I quickly left the stage hand's union and concentrated on college and learning more challenging skills. I've done much better, financially, than any of my old friends still toiling away folding up teasers, hanging lights, putting up and tearing down scaffolding, laying down dance stages, sweeping them, and then tearing them down after a three-day run of a visiting ballet company, opera company, theatre company, etc. And I paid off the only mortgage I ever had before I was 30. Since then it's been cash up front and no need to finance a damn thing; whereas my old union buddies are slogging away the majority of them still hoping to pay off their first mortgages before they turn 58 years-old? They might have semi-secure jobs, but they never made as much as they could doing something else that might have required them to think for a living.

    And any retired old Teamster with a double-digit IQ knows that Jimmy Hoffa was ground up and used to whip up a batch of old Presto Logs. In fact, I think I may still have one.
     
    #4 midlifebear, Mar 4, 2009
    Last edited: Mar 4, 2009
  5. midlifebear

    Gold Member

    Joined:
    Dec 21, 2007
    Messages:
    5,908
    Likes Received:
    11
    Gender:
    Male
    Location:
    Nevada, Buenos Aires, and Barçelona
    Just a correction: Nick4444 is full of shit, as usual. Liberals have historically been the champions of unions in US history. It's the conservative right that has historically occupied the board rooms of USA manufacturing companies and have done anything -- including murder -- to prevent unions and trying their best to break them up. And as you might surmise from my first post, I'm not pro-union and I'm far too opinionated to be regarded a liberal or a conservative.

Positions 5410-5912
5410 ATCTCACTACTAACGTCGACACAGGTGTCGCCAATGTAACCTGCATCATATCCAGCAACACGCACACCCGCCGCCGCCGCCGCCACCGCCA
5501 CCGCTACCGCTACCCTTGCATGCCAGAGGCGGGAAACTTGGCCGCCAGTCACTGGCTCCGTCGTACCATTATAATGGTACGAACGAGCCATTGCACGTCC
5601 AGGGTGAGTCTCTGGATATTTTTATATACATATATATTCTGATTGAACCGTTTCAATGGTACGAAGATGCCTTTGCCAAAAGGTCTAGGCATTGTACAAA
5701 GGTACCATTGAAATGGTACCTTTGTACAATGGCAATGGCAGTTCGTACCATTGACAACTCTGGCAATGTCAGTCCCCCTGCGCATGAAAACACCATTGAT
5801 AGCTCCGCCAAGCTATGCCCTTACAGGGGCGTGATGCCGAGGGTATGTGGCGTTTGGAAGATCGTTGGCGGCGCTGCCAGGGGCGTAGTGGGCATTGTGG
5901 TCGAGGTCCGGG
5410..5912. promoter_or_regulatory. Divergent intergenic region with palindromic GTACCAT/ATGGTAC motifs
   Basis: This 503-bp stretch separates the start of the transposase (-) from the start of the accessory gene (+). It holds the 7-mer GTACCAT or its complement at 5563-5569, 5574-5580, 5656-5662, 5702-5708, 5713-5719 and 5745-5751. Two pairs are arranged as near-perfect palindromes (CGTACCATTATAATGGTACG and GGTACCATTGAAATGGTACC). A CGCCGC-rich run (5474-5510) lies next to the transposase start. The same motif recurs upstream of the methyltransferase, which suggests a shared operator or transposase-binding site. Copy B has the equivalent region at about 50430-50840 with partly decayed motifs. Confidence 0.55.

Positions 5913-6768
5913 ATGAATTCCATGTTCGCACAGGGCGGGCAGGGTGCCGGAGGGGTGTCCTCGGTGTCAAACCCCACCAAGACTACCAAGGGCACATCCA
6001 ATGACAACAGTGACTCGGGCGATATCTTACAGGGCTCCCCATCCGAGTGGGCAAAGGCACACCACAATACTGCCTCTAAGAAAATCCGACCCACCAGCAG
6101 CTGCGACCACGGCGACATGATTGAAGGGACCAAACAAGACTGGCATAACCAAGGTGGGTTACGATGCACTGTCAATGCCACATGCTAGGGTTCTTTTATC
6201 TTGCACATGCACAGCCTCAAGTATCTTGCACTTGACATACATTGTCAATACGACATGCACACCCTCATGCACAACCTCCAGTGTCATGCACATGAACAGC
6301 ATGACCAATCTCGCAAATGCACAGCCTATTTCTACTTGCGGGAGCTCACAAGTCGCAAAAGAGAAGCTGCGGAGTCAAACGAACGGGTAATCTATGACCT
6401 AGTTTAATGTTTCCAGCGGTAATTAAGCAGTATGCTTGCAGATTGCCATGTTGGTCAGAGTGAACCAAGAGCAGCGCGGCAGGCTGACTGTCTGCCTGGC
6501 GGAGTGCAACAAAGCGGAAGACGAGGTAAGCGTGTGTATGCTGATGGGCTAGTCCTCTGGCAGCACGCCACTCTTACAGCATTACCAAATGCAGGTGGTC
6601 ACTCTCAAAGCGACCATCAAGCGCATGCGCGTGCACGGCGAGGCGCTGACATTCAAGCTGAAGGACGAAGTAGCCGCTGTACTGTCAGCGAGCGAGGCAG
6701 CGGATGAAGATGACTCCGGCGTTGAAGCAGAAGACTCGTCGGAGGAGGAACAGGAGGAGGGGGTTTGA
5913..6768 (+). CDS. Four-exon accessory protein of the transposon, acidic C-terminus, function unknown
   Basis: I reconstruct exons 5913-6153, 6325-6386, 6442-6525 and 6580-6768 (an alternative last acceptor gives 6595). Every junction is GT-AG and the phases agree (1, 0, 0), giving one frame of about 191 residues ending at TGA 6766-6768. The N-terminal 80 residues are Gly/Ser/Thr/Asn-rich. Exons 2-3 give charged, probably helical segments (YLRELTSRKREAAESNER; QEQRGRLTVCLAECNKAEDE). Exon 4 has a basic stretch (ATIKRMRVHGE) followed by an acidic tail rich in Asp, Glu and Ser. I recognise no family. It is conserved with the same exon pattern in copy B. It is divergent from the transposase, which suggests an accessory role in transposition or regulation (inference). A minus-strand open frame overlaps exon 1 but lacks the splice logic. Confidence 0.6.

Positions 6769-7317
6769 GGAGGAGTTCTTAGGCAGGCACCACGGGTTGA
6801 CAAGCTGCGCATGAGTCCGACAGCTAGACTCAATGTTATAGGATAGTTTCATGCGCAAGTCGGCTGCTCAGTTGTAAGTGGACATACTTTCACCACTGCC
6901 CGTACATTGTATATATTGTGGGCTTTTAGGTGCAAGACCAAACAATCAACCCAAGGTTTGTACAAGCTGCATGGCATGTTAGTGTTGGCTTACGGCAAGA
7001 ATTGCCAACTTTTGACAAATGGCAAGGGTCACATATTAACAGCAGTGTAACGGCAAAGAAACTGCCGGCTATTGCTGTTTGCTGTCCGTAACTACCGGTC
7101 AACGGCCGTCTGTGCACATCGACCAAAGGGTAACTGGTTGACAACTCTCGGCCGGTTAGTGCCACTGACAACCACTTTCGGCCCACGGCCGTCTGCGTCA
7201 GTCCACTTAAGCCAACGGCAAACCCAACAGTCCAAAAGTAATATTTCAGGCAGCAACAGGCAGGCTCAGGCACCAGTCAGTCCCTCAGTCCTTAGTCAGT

It's truly amazing how ill informed Nick4444 is on everything he can't see in his bathroom mirror. Definitely a child left behind.
     
    #5 midlifebear, Mar 4, 2009
    Last edited: Mar 4, 2009
  6. B_Nick4444

    B_Nick4444 New Member

    Joined:
    Nov 24, 2007
    Messages:
    7,002
    Likes Received:
    12
    Gender:
    Male
    Location:
    San Antonio, TX
    the "liberals" who championed unions and workers rights during, say, the "pink decade" (the 1930's) would not accept today's libs, and conversely, would be considered conservatives by today's libs who subscribe to an ideology that had its genesis during the 1960's that consists of a melding of a distinct anti-Americanism and intellectual eltism (stylistically Marxist) that fuels its messianic imperatives

    cited by the previous poster are a number of arguments raised by the doctrinaire capitalist ruling class, taught in our universities, and accepted without question by most Americans. Arguments that consist principally of the unions implicit adverse economic impact, but also cite, with the usual hyperbole, the known corruption

    a lot of which is also true of the larger unions, the teamsters being one of the premier examples

    there is, however, no denying that the impact the unions had earlier in the twentieth century was positive and important, and enhanced democracy and economic growth

    so, I repeat, had the unions remained strong and viable, a lot of our current problems would have been avoided.
     
    #6 B_Nick4444, Mar 4, 2009
    Last edited: Mar 4, 2009
  7. kalipygian

    Gold Member

    Joined:
    Dec 3, 2005
    Messages:
    1,982
    Albums:
    1
    Likes Received:
    35
    Gender:
    Male
    Location:
    alaska
    I was attending University of Alaska Fairbanks in the early 70's when construction of the Trans Alaska Pipeline was gearing up. All of the work was union, many of the students and faculty signed up on the union lists to work for the summer, then decided to keep working for the duration. I am still a member.
     
Draft saved Draft deleted